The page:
For New President Rooney, Change Starts on Monday

Hanako Maki | The PHOENIXNew Loyola President Dr. Jo Ann Rooney gives her inaugural address, emphasizing college affordability and campus diversity.

In her inaugural address on Friday afternoon, Loyola President Jo Ann Rooney delivered the hard truth about the challenges facing the university while projecting a positive outlook for the future.

Rooney prioritized Loyola’s need to stop relying on increasing tuition to fund the university, retain African-American and Hispanic students to sustain a diverse campus and follow through with Loyola’s Plan 2020.

Rooney opened her speech with a quote by St. Ignatius of Loyola — “Go set the world on fire” — before acknowledging the many challenges facing higher education, and the unique challenges for a Jesuit university. She said the school still has work to do, but she acknowledged the strides made by past administrators in the past decade.

Hanako Maki | The PHOENIXRooney expressed gratitude for the amount of support she’s received since being chosen to be president.

Rooney made “Monday morning” an important theme of her address. “Monday morning,” to Rooney, is when the first day of Loyola’s future begins — an allusion to the immediate start of her administrative efforts.

Refusing to sugarcoat the facts, Rooney warned of the university’s reliance on continually increasing tuition to maintain funding. While she said Loyola is in “enviable” financial stability, her current projection is that — given the current increasing rates for operating costs — expenses will outweigh revenue before the class of 2020 graduates.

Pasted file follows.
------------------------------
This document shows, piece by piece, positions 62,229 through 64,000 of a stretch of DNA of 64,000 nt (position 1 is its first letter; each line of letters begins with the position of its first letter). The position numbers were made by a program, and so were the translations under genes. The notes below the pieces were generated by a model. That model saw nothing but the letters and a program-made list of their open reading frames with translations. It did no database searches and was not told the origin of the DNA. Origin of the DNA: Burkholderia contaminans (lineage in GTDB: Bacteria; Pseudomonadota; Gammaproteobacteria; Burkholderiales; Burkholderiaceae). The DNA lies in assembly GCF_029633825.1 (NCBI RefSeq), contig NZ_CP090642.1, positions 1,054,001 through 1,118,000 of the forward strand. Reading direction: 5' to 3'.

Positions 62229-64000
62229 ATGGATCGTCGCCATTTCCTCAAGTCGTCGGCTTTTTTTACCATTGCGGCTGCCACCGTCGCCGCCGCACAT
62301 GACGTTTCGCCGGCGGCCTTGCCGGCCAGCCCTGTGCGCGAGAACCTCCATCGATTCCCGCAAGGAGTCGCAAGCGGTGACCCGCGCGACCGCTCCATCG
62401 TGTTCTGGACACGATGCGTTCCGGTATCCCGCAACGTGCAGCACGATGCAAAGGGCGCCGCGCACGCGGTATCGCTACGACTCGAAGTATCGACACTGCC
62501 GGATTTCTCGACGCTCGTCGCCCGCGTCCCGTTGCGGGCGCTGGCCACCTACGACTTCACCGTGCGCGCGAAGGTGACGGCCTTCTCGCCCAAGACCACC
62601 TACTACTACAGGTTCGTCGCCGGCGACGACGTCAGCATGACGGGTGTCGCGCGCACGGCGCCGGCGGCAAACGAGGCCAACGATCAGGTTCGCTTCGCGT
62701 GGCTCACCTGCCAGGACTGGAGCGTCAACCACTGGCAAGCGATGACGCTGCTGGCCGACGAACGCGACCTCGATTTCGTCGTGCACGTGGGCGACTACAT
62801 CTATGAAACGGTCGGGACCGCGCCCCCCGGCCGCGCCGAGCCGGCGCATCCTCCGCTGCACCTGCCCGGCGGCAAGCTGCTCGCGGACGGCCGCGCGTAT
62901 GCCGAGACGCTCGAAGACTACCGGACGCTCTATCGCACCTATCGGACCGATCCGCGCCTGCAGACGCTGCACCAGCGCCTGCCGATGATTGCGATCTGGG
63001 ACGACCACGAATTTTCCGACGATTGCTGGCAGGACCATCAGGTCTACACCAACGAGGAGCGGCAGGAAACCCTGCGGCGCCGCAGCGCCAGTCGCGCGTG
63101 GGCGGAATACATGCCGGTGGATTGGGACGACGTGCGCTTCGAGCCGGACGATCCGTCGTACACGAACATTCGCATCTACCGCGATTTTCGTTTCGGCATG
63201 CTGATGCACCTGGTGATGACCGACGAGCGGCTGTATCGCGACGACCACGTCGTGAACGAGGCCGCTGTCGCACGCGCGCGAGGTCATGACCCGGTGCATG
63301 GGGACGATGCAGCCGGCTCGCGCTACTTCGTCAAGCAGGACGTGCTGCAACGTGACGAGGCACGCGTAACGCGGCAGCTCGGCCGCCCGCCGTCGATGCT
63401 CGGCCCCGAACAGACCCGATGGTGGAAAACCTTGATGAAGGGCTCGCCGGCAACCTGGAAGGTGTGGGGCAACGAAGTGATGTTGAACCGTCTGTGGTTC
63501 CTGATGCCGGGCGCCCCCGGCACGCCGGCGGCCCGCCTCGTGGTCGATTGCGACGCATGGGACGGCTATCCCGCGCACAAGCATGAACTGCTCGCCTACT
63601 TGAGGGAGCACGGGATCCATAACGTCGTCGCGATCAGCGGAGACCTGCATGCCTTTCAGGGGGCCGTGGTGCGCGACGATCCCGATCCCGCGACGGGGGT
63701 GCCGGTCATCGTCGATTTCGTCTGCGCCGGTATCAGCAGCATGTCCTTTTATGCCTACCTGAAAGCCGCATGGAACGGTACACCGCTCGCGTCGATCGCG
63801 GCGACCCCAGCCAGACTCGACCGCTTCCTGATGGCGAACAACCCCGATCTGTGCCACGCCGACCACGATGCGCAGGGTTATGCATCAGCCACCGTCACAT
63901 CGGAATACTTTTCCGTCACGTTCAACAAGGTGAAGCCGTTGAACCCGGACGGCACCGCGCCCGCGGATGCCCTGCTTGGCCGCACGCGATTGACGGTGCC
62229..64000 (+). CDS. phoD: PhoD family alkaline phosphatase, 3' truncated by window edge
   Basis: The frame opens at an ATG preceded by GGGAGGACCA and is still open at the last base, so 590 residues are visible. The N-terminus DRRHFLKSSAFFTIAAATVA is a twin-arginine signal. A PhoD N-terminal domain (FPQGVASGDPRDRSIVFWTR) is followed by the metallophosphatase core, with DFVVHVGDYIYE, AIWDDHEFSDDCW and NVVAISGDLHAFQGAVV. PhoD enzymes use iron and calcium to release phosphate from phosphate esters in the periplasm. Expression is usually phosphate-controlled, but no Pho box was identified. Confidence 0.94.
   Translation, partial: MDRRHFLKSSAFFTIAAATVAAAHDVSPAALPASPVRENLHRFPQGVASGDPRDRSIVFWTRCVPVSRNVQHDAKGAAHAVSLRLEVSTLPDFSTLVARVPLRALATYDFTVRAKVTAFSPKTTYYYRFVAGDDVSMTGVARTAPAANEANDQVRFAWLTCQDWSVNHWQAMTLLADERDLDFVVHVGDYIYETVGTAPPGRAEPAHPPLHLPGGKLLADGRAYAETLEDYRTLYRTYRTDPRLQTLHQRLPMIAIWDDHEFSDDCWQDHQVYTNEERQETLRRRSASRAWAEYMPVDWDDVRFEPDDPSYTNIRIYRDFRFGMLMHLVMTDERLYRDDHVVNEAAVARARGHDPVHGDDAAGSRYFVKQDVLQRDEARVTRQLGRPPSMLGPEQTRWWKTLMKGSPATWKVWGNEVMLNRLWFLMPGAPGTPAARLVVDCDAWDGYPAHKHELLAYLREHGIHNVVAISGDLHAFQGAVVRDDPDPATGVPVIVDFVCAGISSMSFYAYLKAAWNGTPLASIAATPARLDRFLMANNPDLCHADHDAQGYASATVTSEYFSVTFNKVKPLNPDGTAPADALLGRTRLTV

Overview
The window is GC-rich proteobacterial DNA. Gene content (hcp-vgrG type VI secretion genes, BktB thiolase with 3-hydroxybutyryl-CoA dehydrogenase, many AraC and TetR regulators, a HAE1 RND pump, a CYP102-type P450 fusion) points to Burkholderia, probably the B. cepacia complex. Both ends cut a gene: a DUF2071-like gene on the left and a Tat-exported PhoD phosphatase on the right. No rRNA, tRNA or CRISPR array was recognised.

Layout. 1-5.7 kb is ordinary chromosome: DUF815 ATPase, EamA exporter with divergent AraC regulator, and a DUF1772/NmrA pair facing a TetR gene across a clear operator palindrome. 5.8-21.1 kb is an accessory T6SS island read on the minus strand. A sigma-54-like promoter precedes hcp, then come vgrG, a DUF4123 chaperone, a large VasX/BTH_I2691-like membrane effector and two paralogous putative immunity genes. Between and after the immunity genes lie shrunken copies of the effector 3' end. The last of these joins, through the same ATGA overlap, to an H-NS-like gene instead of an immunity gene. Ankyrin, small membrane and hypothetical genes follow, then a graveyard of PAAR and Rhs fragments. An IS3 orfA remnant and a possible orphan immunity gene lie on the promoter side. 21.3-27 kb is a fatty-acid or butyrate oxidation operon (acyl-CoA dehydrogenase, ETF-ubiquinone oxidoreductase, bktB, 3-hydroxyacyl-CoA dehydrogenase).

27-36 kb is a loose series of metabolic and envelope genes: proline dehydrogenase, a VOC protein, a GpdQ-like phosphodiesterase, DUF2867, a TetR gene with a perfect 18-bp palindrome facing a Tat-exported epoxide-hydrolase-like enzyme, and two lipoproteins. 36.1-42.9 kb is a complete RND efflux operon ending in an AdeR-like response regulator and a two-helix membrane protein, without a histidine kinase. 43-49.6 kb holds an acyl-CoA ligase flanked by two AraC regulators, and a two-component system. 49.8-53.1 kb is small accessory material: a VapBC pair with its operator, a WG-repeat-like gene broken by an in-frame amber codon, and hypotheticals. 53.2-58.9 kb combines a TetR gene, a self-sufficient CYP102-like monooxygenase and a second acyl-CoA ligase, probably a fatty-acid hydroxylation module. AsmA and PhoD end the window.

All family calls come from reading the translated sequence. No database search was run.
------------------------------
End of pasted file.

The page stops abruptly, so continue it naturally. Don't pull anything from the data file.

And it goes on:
Rooney said the school needs to work on increasing funding from other areas, such as donations from benefactors to the university.

Rooney also reaffirmed that while the school should be proud of its effort to promote diversity, Loyola is still lacking in that area. Retention and graduation rates for African-American and Hispanic students need to be improved significantly, according to Rooney.

Diversity, to Rooney, is Loyola’s duty as a Jesuit university.

“[Diversity is] expected of us by our students and required of us by society,” Rooney said.

Rooney said she hoped the Loyola community can continue to work to ensure that Plan 2020 — the school’s five-year plan to build new programs and address the community’s needs — is a success.

She spoke of the university creating an “innovation fund,” meant to fund the ideas of students and faculty to better the university. She recognized the risk involved, but said she saw it as an opportunity to succeed.

“We will experience wild success and abject failure,” Rooney said.

With 22 members of her family in attendance, Rooney could not contain her gratitude for their support.

“[I’m] truly at a loss to express [my gratitude] … Thank you, from the bottom of my heart,” she said, getting a bit choked up.

Gabbi Kramer, 21, is excited for how Rooney — the first non-Jesuit, lay and female president — will be different from her predecessors.

“I’m really excited to see what [Rooney] does, coming from a different perspective,” the junior history major said.

Senior MaGabriela Perez, 23, said she likes a lot of Rooney’s ideas, but worries it might be too big of a load to tackle.

“She [has] many projects, so I’m just wondering if she’s going to make it [happen] or not,” Perez, an international business major, said.

Rooney reminded the audience that while the change starts “on Monday,” the congregation should pause and be mindful of the present.

“In this moment, let us be grateful,” Rooney said.

Despite not being a Jesuit, Rooney still closed her speech on a hopeful note with a quote by Fr. Pedro Arrupe, S.J., a former superior general of the Society of Jesus, on the importance of being good.

“What is difficult is to be good in an evil world,” Rooney quoted. “[But] evil is overcome by good … [and] egoism is overcome by generosity.”

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